So much has gone down over the past two days, so I wanted to highlight a few important articles with some important information essential to our understanding of what has happened with the Voting Rights Act, the Defense of Marriage Act, Proposition 8 and the Texas SB 5 bill that have closed 37/42 abortion clinics.
1. SCOTUS decision behind invalidating key parts of the Voting Rights Act:
After striking down essential parts of the VRA, “the decision will have immediate practical consequences. Texas announced shortly after the decision that a voter identification law that had been blocked would go into effect immediately, and that redistricting maps there would no longer need federal approval. Changes in voting procedures in the places that had been covered by the law, including ones concerning restrictions on early voting, will now be subject only to after-the-fact litigation.”
Read more: Supreme Court Invalidates Key Part of Voting Rights Act on The New York Times
2. What the VRA decision means for minorities and racism:
“Minority voting turnout and registration rates “approach parity” in these places precisely because the V.R.A. serves as a deterrent to and recourse for voting discrimination. The violent subjugation of black voters in the South has all but vanished, but that overt kind of racism isn’t the best barometer of progress. Simple political interest—not raving negrophobic bigotry—has too often been enough to inspire efforts to diminish black turnout.”
3. Texas and their disgraceful treatment of Wendy Davis and extreme attempts to force control over the entire state
In order to fight this anti-abortion bill, known as SB 5, and under Texas’ strict parliamentary rules, “Davis was required to speak continuously and only on the topic of the bill the entire time. She couldn’t take breaks to eat, take a sip of water or go to the bathroom. She could not lean against anything for support. If Davis broke any of these rules, the filibuster would die and SB 5 would become law.”
What a fighter. She stood up for women’s rights along with thousands of supporters. She really fought and WON.
Read more: Abortion Rights Under Fire: Why Wendy Davis’ Filibuster Matters on Rolling Stone
BONUS: What Wendy Davis Stood For on The New Yorker
4. The entire live blog of the filibuster by Wendy Davis and what went down while every major outlet didn’t cover the story
The vote for the bill was taken after midnight, but Republicans admittedly tried to change the time stamps on the website to reflect it was taken before the midnight deadline. This was called out immediately.
“The initial time stamp on the Capitol website and on Senate documents placed the vote at 12:02 or 12:03 on June 26. But then someone mysteriously changed the time stamp to make it appear SB 5 passed before the deadline (see the post below for photographic evidence). The time stamp evidence, circulated on Twitter, eventually forced GOP leaders to admit defeat, at least for tonight.”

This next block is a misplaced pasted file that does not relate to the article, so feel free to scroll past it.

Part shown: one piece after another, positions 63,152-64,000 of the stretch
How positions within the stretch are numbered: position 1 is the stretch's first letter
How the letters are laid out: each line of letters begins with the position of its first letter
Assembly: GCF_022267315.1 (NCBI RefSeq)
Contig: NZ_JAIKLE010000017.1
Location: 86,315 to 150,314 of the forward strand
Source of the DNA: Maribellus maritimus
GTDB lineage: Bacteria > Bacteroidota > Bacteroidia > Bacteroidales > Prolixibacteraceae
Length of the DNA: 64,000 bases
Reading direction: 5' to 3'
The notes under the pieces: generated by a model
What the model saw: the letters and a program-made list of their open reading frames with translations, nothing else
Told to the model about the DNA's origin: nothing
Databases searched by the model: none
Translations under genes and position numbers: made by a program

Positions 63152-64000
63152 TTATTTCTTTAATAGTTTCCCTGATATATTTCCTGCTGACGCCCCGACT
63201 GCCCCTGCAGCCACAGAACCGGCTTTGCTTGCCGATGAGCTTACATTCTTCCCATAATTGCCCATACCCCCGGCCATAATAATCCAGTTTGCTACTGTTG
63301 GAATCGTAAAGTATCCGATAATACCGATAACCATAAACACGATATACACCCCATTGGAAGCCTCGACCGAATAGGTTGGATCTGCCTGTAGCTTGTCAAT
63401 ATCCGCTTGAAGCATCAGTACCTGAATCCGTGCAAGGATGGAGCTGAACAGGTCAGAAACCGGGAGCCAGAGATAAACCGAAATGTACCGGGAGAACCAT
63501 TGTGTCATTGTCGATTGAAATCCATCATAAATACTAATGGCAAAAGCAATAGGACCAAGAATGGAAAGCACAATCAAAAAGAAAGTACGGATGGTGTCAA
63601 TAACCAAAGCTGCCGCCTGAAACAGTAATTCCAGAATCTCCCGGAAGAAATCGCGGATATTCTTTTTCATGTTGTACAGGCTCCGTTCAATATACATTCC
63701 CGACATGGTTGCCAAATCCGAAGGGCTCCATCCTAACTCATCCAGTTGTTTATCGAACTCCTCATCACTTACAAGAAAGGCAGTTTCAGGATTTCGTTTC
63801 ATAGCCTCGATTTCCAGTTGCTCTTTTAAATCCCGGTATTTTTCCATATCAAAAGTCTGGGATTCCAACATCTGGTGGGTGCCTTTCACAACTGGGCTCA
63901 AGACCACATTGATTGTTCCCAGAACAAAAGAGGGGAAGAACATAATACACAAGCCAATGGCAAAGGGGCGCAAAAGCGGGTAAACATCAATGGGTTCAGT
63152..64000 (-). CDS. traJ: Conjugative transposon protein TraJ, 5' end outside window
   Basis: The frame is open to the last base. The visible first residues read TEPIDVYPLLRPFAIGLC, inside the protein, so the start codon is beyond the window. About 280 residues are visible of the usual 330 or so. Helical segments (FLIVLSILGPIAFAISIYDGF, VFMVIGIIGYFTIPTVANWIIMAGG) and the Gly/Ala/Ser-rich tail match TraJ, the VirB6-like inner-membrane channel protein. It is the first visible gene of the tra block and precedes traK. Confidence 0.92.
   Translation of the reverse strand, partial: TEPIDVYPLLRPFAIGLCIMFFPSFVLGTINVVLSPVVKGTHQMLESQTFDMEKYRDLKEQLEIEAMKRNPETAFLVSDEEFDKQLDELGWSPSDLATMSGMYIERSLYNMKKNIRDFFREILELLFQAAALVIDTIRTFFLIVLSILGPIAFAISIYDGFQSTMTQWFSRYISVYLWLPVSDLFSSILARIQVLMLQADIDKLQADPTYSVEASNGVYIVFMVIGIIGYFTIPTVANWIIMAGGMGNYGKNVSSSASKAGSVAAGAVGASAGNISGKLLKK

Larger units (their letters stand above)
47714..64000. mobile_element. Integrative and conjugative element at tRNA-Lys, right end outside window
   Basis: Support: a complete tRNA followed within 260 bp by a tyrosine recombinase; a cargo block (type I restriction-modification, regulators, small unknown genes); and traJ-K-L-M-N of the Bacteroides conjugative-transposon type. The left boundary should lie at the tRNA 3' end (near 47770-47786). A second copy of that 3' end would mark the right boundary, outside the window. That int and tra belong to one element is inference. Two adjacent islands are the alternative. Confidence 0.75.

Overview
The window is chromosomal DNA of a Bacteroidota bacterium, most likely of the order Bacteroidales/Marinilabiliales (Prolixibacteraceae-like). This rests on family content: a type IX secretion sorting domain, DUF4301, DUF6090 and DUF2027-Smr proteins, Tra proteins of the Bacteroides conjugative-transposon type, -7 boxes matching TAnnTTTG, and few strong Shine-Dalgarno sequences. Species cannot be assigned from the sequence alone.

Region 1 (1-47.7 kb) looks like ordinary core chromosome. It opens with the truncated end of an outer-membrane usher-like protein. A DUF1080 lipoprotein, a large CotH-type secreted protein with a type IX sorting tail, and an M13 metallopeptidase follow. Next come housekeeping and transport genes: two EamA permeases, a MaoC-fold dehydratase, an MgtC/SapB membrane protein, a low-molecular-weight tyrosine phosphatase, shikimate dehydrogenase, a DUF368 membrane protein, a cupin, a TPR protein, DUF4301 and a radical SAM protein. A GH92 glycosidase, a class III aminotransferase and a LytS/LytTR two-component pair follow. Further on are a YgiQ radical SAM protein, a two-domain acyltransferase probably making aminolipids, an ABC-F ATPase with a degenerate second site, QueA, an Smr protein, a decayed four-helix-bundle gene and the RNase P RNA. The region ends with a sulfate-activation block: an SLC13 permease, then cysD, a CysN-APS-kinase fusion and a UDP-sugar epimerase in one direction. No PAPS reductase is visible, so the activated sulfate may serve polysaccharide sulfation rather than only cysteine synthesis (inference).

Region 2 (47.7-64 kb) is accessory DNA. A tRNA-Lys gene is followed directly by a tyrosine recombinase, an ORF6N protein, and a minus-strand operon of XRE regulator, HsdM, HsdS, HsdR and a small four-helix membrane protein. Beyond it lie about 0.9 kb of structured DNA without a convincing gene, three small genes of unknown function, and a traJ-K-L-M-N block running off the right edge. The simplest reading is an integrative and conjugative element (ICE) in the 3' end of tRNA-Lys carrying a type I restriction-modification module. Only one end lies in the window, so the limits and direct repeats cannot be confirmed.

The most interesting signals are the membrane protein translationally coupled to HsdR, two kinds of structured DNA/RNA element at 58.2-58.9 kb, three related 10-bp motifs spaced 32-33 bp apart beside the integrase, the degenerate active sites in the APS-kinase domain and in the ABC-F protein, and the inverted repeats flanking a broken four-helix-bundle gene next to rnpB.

Read more: Live Blog: Senate Filibuster on Anti-Abortion Bill on Texas Observer
5. DOMA struck down by SCOTUS
Here’s some history:
“United States v. Windsor concerns Edith Windsor, who was widowed when her wife Thea Spyer died in 2009. Windsor and Spyer were married in 2007 in Canada after being partners for 40 years. Windsor was forced to pay $363,053 in estate tax on Spyer’s estate, which she argues she would not have to pay if she had been Spyer’s husband. Thus, she claims, the Defense of Marriage Act, which prevents her from being considered Spyer’s spouse for the purposes of federal taxes, literally cost her $363,053.”
What does this mean for everyone? “That would mean most legally married same-sex couples, regardless of where they live, are entitled to spousal benefits…. This does open the door for bi-national same-sex couples to be treated equally under the law.”
Read more of the history and the future: The Supreme Court struck down part of DOMA. Here’s what you need to know. via The Washington Post
6. Prop 8 dismissed
“The case was sent back to the court with orders to dismiss. The result is that the lower court ruling which struck down Prop 8 remains in place – it’s a procedural victory applicable only in California: same-sex marriage can resume in California.”
Read more: What Prop 8 Ruling Means for California on The Wall Street Journal
Well we definitely have some victories above, BUT we still have a long ways to go for equality across the country for women, minorities, gays and basically anyone who isn’t a straight, while male.
KEEP MOVING FORWARD and keep spreading the message.
#loveislove #equalityforall #mybodymychoice